As Canadian Forces troops headed home from the second straight year of record B.C. wildfires, local politicians called for new incentives for property owners to reduce forest fuels on their land.
Delegates at the Union of B.C. Municipalities convention supported a motion from Williams Lake on Thursday, calling for tax breaks and reduced home insurance rates for people who make their properties more resistant to wildfire.
The motion calls for options including “reduced home insurance rates upon certification of adequate ‘fire smart’ status, a tax rebate in correlation to the amount of fibre removed from property to achieve ‘fire smart’ status, and/or a reduction in property taxes once certification of ‘fire smart’ status is achieved.”
The proposal calls on the Insurance Bureau of Canada to consider the reduced rates.
Quesnel council had two resolutions. One noted “very little has been done” to implement the recommendations of the 2003 report from former Manitoba premier Gary Filmon to tackle the fuel load. It called for the province to take the lead on community wildfire protection.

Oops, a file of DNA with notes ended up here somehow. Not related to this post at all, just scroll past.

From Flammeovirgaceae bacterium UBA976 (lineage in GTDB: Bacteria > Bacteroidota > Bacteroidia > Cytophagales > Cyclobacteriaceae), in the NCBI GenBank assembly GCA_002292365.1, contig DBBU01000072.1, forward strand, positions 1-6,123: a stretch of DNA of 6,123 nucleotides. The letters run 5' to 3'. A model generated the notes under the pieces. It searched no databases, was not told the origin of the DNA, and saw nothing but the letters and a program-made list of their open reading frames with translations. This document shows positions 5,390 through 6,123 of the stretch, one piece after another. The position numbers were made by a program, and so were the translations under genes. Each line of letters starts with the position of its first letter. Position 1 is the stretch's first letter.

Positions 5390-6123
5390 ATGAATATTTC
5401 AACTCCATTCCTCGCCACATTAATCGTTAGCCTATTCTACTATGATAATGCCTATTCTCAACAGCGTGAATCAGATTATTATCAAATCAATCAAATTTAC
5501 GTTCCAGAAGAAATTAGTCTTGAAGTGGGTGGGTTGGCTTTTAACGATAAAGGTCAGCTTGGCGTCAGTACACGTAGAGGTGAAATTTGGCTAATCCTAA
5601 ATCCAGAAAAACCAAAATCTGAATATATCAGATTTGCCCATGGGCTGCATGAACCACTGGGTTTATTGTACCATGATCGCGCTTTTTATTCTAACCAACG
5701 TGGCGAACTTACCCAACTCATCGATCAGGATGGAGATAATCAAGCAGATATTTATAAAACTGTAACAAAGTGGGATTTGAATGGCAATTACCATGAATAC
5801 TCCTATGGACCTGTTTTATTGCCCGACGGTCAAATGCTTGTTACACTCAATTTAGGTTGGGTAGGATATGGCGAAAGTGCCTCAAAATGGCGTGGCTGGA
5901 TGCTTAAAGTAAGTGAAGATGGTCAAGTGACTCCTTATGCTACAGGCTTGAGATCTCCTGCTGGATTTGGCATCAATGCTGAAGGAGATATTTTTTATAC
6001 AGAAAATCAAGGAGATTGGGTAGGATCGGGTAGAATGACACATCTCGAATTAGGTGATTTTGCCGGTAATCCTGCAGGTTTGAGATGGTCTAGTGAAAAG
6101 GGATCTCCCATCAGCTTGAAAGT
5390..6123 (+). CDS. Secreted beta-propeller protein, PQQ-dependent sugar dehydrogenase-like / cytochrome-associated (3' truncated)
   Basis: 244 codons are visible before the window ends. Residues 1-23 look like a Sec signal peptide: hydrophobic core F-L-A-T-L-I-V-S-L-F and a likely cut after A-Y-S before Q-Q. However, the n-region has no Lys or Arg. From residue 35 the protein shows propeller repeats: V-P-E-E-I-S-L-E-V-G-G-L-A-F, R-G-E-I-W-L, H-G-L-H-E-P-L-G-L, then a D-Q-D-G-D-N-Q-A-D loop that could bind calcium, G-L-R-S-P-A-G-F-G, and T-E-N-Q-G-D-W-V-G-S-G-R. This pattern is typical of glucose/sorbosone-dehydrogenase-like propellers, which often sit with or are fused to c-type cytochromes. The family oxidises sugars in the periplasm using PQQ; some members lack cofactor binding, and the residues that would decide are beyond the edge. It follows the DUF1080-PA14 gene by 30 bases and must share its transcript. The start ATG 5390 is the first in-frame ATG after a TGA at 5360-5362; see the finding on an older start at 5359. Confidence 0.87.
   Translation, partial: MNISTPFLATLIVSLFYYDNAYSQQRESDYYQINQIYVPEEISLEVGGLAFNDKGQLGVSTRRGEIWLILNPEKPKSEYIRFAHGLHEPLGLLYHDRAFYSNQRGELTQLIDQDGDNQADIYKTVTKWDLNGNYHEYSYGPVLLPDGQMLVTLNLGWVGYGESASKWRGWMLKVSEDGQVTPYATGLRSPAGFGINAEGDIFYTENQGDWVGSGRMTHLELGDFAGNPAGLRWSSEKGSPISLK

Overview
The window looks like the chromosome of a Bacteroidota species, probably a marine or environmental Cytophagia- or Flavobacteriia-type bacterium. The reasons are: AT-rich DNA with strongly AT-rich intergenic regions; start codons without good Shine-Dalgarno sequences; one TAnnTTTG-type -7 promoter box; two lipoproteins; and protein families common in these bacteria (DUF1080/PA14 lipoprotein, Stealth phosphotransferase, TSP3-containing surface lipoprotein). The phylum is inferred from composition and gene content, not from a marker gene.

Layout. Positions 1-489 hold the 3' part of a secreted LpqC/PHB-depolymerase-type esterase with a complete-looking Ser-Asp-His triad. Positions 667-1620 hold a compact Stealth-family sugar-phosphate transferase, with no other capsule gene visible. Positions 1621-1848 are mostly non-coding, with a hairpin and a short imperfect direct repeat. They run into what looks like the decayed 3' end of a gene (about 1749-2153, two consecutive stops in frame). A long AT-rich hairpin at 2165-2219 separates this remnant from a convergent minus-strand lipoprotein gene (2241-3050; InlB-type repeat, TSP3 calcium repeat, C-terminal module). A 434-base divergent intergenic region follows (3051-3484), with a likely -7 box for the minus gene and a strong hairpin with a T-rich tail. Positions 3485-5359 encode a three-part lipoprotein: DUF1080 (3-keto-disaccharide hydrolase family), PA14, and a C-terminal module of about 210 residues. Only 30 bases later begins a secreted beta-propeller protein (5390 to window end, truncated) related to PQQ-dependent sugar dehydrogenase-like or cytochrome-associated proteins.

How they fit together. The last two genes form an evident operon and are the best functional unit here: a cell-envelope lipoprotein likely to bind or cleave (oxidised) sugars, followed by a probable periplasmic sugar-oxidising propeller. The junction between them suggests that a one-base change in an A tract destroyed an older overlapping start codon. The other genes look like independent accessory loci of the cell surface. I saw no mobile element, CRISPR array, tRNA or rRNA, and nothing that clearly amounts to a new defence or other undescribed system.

“The fundamental weakness in the current approach to protecting interface communities from wildfire risk is the downloading of responsibility for managing and treating Crown forest land to local government,” the resolution states.
Quesnel also called for the province to toughen penalties for wildfire-related crime, after reports of trespassing and theft in fire evacuation zones.
B.C. Public Safety Minister Mike Farnworth announced Thursday that he has notified the federal government that the Canadian Armed Forces are no longer needed to assist with wildfire mop-up and security.
“This will now enable the orderly withdrawal of ground troops, command personnel, aircraft and equipment,” Farnworth said.